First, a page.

Marvel's Black Panther: Wakanda Forever scores a triumph in its tribute to the late Chadwick Boseman. Key to the movie's emotional impact is the accompanying score by Ludwig Goransson who made history with his original Black Panther score. Let's not forget that Goransson claimed the first ever Best Original Score Oscar for a comic book movie, no mean feat.
Goransson's eclectic blend of a symphony orchestra, sampled hip-hop beats and multi-diverse vocalists is on full display again during the events of Wakanda Forever. In fact, the new score has even more guest contributions from a raft of celebrated artists, some famous and others poised to break onto the A-list.
We've rounded up some of the most impactful soundtrack moments from Wakanda Forever for your listening pleasure.
WARNING: BLACK PANTHER SPOILERS AHEAD
1. Nyana Wam
Who teared up upon hearing the strained yet valedictory tones of T'Challa's noble theme? Goransson and the filmmakers hit us squarely in the feels by translating the former Black Panther's theme into a moving choral requiem as his coffin is lifted into the sky, evoking the feeling of Hans Zimmer's Oscar-winning score for The Lion King.
It's a tribute to a monumental character (and actor) and also a heartwrenching farewell, anticipating the narrative swerves to come as the Black Panther mantle is handed over to a new individual. The yearning vocal work from Black Panther veteran Baaba Maal (more on whom momentarily) and celebrated Senegal artist Massamba Diop helps take the track to the next level.
Goransson begins this music diegetically, meaning the origins of the music are located within the scene itself. The composer deploys a Mesoamerican-themed siren call for the emergent members of Talocan, which is then used to lure the members of an oil rig to their doom.
Initially beginning on an attractive, if vaguely eerie, pitch, the piece then attains a shrieking element of pure horror as the intentions of Namor (Tenoch Huerta) and his followers become clear. Credit also to soundtrack collaborators Vivir Quintana, a noted Mexican vocalist, and Mexican rapper Mare Advertencia Lirika.
3. Welcome Home
Senegalese vocalist Baaba Maal made several haunting and piercing contributions to the original Black Panther soundtrack. He comes storming back in the sequence where Shuri (Letitia Wright) and Ramonda (Angela Bassett) return to Wakanda, his undulating and striking voice pitched up a semitone to give a more celebratory tone (and thereby helping to offset the movie's upsetting introduction).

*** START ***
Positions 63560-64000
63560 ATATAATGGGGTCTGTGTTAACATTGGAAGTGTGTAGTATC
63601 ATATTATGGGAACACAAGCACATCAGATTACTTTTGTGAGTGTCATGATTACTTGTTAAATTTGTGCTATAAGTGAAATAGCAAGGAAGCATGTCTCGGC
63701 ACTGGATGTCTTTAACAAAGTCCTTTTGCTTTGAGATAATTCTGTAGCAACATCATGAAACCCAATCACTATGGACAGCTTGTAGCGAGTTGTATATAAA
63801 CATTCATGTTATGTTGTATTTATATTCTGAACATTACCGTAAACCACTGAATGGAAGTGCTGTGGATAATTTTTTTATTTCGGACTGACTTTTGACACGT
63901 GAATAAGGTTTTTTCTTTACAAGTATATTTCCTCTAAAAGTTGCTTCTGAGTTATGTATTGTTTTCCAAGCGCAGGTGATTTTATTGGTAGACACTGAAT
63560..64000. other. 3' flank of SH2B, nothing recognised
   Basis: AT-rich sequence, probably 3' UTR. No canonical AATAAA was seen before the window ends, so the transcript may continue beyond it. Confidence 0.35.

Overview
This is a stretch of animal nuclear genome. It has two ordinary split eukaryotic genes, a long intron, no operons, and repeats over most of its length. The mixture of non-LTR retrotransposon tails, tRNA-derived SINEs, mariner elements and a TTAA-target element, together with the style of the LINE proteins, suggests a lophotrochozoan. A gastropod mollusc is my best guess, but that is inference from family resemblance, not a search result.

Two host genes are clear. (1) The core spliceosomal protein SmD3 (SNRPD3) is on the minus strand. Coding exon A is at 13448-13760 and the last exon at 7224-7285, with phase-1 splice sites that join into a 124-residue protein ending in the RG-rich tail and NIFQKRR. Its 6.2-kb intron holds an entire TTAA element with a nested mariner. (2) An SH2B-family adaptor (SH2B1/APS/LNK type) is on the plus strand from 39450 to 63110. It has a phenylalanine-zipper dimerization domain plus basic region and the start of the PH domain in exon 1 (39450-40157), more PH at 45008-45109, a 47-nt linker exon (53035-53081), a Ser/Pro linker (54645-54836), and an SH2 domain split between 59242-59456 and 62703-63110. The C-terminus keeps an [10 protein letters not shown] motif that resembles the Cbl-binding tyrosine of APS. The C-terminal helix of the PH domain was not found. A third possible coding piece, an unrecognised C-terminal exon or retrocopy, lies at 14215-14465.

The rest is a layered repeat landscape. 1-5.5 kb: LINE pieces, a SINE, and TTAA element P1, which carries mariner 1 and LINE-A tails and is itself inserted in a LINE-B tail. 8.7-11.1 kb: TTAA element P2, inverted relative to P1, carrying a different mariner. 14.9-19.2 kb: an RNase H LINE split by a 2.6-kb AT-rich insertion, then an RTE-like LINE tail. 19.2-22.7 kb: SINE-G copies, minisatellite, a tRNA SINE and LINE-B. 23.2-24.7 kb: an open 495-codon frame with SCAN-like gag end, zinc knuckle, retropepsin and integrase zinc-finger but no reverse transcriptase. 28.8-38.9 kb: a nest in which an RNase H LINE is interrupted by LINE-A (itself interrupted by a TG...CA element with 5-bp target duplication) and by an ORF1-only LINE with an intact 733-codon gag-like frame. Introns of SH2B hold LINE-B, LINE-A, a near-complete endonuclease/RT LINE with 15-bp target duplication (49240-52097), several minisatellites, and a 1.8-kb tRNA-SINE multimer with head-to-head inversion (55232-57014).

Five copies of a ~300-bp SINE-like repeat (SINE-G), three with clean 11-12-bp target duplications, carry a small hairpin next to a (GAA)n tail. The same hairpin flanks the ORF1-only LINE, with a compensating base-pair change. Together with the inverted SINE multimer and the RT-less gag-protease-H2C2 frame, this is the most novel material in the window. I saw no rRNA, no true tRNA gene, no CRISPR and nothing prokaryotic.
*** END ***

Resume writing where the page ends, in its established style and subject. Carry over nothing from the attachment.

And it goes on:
Goransson then doubles down on the tribal percussion and has us anticipate Shuri's eventual transformation into Wakanda's new saviour.
4. Lift Me Up
Goransson brings out the big guns in the Wakanda Forever soundtrack. Clearly pulling from his pocketbook of A-list contacts (surely a by-product of his acclaimed work with Childish Gambino and others), the composer taps Rihanna to deliver the movie's title track, Lift Me Up.
In the movie, the song plays over the end credits. However, we get an allusion to it early on when Goransson adapts the melody into a stirring collaboration with Joselyn Coogler, director Ryan Coogler's mother.
5. Con La Brisa
One of Wakanda Forever's most striking moments comes during the introduction of Talocan. Kidnapped by Namor, Shuri is given an underwater tour of the extraordinary kingdom by her deceptively friendly captor, which plays out to the limpid, Spanish-language strains of electronic artist Foudeqush.
The song, Con La Brisa, has an appropriately hushed and reverential tone that meshes well with Shuri's awed impressions of Talocan. It's another sign of composer Goransson's ability to pull out unexpected textures and curveballs within the Marvel soundtrack framework.
6. Wakanda Forever
The old gives way to the new during the pivotal reveal of Shuri in the Black Panther costume. Up to this point in the score, Goransson has deployed the original T'Challa theme judiciously, which is clearly necessitated by Chadwick Boseman's absence and a need to move into the future.
However, trace elements of his bold and forthright musical identity burst forth when Shuri gatecrashes the fugitive Wakandan council. It's the most triumphant moment in the soundtrack up to that point, while also subtly integrating a new, emotional theme for Shuri herself as the Black Panther legend finds a new incumbent.
Both the movie and its accompanying score are sensible enough to end things on a breathless and poignant note. Upon the reveal of T'Challa and Nakia's (Lupita Nyong'o) son, who bears his father's name, we get a strained yet moving echo of the original Black Panther theme.
It signifies how one musical identity has passed into history as another is poised to be taken up in a future Black Panther movie. Will we hear T'Challa's theme again in the Marvel Cinematic Universe? Watch this space.